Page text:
Fat Boab the pigeon got stuck in a chimney

06/08/14

This rugged, wild, mischievous archipelago in the North Sea has engaged in a radical image re-branding in the past eighteen months. Some may say not radical enough.

From what I saw, last night’s STV #thedebate was not a flattering self-portrait for Scotland. It was not representative of the type of debate I want to see about Scotland’s future. The format was tired – two middle-aged men in suits shouting put downs across a middle-aged, male interlocutor in a suit. Presented with the opportunity to inspire a combined online and television audience of 2 million there was a spectacular lack of vision from both sides. These are two men with more in common than they might care to admit – two canny economists from North East Scotland wanting to be remembered for the pursuit of social justice but weighted down by the baggage of campaign one man up-manship- both committed to an entrenched party politics that prevents them from seeking common ground or being gracious enough to accept an unknown. This is old politics that keep us in a perpetual, political purgatory.

I say the debate was disappointing ‘from what I saw’ because at the start of the live, televised debate I was busy assisting my local postman dislodge a decomposing bird’s nest complete with bloated dead bird from inside an Auld Reekie fireplace. This bizarre Hitchcockian episode involving my Edinburgh Festival tenant Brittany from New York, a Sikh chimney sweep called John (born and bred in Leith), and friendly postie Craig, demonstrated how the everyday and the local has a habit of upstaging geopolitics and grandstanding. In the words of Craig “it’s just about having the good grace to help one another out”.

But for me watching on catch up, #thedebate between Darling and Salmond was uncharacteristic of the peoples’ debate so far. Missing was some honesty, humility and even a healthy dose of Scottish humour. Surely we should be able to have a grown-up debate about collective national identity and still not take our personal selves too seriously.

Perhaps it is to be expected in lieu of a binary vote where voters are polarised into yes and no camps. But a new type of politics is emerging to ‘un-stuck’ the tired tv debate format.

Such as the debate that brought me and other office workers out on a miserable, dreicht night last November to join a long, grey queue of wind-swept, stooped figures peering to see inside the misted up windows of Leith Town Hall’s public meeting. Committed Yes voters were asked to give up their seats to make space for the undecided wanting to hear from Nicola Sturgeon (Deputy First Minister), Aamar Anwar (human rights lawyer), Margo MacDonald (independent MSP) and Chas Booth (local Green Party councillor). I took my seat. In the months that followed, Margo MacDonald lost her fight against Parkinson’s disease but others joined her rallying call for Scottish independence.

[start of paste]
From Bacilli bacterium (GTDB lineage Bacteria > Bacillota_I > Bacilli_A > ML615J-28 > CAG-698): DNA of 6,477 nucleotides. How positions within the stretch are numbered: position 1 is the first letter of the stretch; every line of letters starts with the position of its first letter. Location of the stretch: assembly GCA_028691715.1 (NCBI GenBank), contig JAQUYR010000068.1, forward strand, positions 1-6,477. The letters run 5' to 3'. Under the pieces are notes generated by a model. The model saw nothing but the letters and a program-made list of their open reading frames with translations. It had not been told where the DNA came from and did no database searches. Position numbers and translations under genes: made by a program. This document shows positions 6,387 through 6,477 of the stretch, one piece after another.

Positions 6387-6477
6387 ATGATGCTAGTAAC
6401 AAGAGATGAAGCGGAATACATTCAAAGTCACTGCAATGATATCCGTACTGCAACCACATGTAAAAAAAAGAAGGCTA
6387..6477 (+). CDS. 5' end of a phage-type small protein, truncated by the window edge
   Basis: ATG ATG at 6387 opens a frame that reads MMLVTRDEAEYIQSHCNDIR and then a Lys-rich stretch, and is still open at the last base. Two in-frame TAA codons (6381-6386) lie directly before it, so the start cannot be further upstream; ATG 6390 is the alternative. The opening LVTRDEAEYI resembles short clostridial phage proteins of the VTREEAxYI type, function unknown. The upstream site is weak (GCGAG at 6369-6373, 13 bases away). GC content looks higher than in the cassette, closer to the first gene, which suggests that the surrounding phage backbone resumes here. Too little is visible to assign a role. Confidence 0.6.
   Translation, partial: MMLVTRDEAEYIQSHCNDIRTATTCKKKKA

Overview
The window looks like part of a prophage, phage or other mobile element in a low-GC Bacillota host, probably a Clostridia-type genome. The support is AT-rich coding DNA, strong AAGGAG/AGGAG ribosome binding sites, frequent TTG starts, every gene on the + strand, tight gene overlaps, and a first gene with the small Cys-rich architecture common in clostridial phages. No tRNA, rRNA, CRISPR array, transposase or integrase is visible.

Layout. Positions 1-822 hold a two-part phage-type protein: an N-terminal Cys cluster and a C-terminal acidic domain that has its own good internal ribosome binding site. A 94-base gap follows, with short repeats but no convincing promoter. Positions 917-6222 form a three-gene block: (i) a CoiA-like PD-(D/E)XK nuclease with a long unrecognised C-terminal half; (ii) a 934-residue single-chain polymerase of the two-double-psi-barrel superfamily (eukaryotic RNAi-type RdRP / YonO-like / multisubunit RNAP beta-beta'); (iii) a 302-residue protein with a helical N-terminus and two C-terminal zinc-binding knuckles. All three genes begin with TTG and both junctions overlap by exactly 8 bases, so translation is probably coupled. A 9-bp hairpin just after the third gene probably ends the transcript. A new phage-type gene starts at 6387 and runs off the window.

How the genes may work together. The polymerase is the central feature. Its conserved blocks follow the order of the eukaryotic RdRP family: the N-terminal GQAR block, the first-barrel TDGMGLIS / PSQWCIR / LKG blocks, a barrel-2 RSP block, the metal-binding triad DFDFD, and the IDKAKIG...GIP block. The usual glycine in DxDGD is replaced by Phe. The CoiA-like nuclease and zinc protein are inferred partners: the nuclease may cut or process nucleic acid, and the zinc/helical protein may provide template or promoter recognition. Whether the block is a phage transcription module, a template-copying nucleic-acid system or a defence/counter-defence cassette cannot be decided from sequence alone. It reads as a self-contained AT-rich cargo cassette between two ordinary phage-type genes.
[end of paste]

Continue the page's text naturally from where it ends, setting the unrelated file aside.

On my walk home that night last November, the Port O’Leith regulars were belting out Dougie McLean’s anthemic ‘O Caledonia, let me tell you that I love you and think about you all the time’ in the rain and even the most hardened of cynics couldn’t have helped raise an umbrella to that.

Port O'Leith, Constitution Street

Port O’Leith, Constitution Street

Tuesday night’s #thedebate between political heavyweights and campaign leaders was uncharacteristic of the National Collective ceilidh sessions where slam poetry, gentle song and personal ‘journeys to yes’ have been shared over drams and tweets with new friends. Or The National Theatre of Scotland’s ‘Yes, No, Don’t Know’ 5 minute plays staged over 24 hours one day in July and curated by playwrights David Greig and David MacLennan. Rather than political polemic, we were treated to highly original and inquisitive sketches by mostly amateur writers, set in living rooms, pubs and on park benches.

#the debate on TV didn’t complement the kitchen table family meals where tribal Scottish Labour Party loyalties have been diluted and made fluid with an ever-infusing plurality of viewpoints across the generations and political spectrums. Unusual alliances have formed between grandmother and sister’s boyfriend, or between cousin working in East Africa and cousin working in East Glasgow. In the age of social media and sound bites, we are all arm chair cultural critics and have swapped acclaimed novels and albums across dinner plates- such as James Robertson’s And the Land Lay Still or Kenny Anderson’s From Scotland With Love– each certain that a particular work supports our own Yes/ No standpoint. And indeed we we are all characters in a new national narrative. About which, the best stories and music have yet to be written.

Whether we are Yes, No or Don’t Know, most of us want the same things. We want an outward-looking Scotland where ambition, hope and stability flourish and where we see an end to child poverty, chronic ill health and unemployment. The disagreement is about the best form of elected government to make that aspiration a reality.

A constant criticism from one side to the other is about a lack of factual detail in their contrasting plans for an independent or better together Scotland. Yet the future is always uncertain because it is the future. Of course we should be informed in our decision-making by researched evidence and financial projections but we then have to accept that there is a collective responsibility upon all of us to transfer our hopes, and even faith, for the future into mindful action in the new political and social contexts in which we will find ourselves. Doing so requires a tolerance of difference, empathy for one another, and the good grace to help one another out.

 

 

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